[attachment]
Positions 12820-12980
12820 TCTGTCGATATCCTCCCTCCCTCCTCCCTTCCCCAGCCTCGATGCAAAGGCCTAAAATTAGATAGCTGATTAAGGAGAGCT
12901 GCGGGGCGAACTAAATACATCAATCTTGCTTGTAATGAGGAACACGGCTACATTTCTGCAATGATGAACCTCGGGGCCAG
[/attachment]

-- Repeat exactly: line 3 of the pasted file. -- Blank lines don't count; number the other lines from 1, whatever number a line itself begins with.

12901 GCGGGGCGAACTAAATACATCAATCTTGCTTGTAATGAGGAACACGGCTACATTTCTGCAATGATGAACCTCGGGGCCAG